The use of such terms as ‘gender identity and expression’ are common in gender studies and are often used in the context of social constructivism. Radical social constructivists actively undermine the biological basis for both sex and gender (as well as the links between the two). Yes, gender is in part a social construct but it is also based in biology. Most men identify as male, use male pronouns, and present themselves as male. This is not to say that there are not gender nonconformists, but these gender nonconformists are a very small minority of the whole picture. The legislation does not make clear that biological and psychological research strongly support the view that gender is a bimodal distribution with a small number of exceptions. Politicians, under the guise of compassion, are using terms they know little about to push for this legislation.

The Canadian Human Rights Commission notes “Transgender and gender-diverse individuals across Canada face discrimination, exclusion, and hostility in their daily lives — often impacting their access to everyday services that many Canadians take for granted when they, for example, want to see a family physician, travel, or use a public washroom.”[3] We can agree that discrimination on the basis of gender nonconformity is wrong and should be opposed. However, one of the things which drove me from the (libertarian) left is the tendency of people left-of-center to conflate moral and political issues and (ultimately) argue for greater state intervention. Jordan Peterson’s opposition to C-16 has nothing to do with transgender people. Rather he voiced concerns about the legislation because of how it could impact free discourse in an English Common Law system as well as give legal backing to concocted pronouns. He also mentioned that the legislation is hurting the transgender community more than helping because it accentuates these bizarre non-standard pronouns (which hardly anyone uses) while also conflating that with the desire of transgender individuals to live their lives as they see fit. In short, the movement for supporting transgender rights was associated with concocted pronouns.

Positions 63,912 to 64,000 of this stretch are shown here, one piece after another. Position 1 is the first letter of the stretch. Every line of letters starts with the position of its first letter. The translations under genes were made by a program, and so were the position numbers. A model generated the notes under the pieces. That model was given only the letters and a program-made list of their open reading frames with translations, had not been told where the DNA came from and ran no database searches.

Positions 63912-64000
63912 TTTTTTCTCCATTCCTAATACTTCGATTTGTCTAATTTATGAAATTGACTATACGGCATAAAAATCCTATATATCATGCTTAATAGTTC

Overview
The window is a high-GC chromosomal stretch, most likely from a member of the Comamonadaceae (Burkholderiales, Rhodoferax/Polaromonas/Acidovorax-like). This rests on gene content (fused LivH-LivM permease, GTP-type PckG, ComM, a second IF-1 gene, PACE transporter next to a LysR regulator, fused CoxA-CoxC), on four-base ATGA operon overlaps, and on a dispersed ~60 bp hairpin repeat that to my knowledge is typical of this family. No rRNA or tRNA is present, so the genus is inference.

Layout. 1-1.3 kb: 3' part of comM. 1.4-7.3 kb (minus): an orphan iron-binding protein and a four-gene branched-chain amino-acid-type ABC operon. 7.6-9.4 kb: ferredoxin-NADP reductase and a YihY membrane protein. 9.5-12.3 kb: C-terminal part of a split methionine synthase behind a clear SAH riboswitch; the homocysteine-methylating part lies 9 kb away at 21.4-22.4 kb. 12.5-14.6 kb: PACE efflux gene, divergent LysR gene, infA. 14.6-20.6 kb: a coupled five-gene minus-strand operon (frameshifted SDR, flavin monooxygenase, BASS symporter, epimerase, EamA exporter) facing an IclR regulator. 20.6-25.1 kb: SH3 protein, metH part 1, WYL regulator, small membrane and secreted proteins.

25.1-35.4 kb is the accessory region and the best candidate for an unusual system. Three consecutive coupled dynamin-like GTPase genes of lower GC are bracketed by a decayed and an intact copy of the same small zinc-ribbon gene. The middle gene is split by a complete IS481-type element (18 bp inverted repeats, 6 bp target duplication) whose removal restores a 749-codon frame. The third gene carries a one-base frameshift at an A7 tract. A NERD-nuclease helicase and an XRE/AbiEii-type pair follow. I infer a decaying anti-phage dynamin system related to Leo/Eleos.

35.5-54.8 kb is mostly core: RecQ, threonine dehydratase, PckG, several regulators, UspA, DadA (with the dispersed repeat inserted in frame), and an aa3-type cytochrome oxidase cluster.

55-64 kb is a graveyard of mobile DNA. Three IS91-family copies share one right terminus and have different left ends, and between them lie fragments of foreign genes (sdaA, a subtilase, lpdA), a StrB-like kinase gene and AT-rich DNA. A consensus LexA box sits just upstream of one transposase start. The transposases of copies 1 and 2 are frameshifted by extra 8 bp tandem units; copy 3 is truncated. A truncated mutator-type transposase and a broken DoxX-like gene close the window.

The Ontario Human Rights Commission Website has this to say about pronouns: “Sex is the anatomical classification of people as male, female or intersex, usually assigned at birth.

Gender identity is each person’s internal and individual experience of gender. It is a person’s sense of being a woman, a man, both, neither, or anywhere along the gender spectrum. A person’s gender identity may be the same as or different from their birth-assigned sex.

Gender expression is how a person publicly expresses or presents their gender. This can include behaviour and outward appearance such as dress, hair, make-up, body language and voice. A person’s chosen name and pronoun are also common ways of expressing gender. Others perceive a person’s gender through these attributes.

A person’s gender identity is fundamentally different from and not related to their sexual orientation.

Trans or transgender is an umbrella term referring to people with diverse gender identities and expressions that differ from stereotypical gender norms. It includes but is not limited to people who identify as transgender, trans woman (male-to-female MTF), trans man (female-to-male FTM), transsexual, cross-dressers, or gender non-conforming, gender variant or gender queer.

Gender non-conforming individuals do not follow gender stereotypes based on the sex they were assigned at birth and may or may not identify as trans.

“Lived” gender identity is the gender a person feels internally (“gender identity” along the gender spectrum) and expresses publicly (“gender expression”) in their daily life including at work, while shopping or accessing other services, in their housing environment or in the broader community. See section 13.3.3 of this policy: Recognizing lived gender identity.”[4] Many potential problems arise when trying to legally define increasingly small groups of people. I would almost liken this to the inanity of politicians at the Versailles Negotiations in 1919 trying to redraw Europe’s boundaries around ethnic lines. Groups also tend to fractionate. This can easily be seen with LGBT, which is now LGBT+ (LGBTTQQIAAP).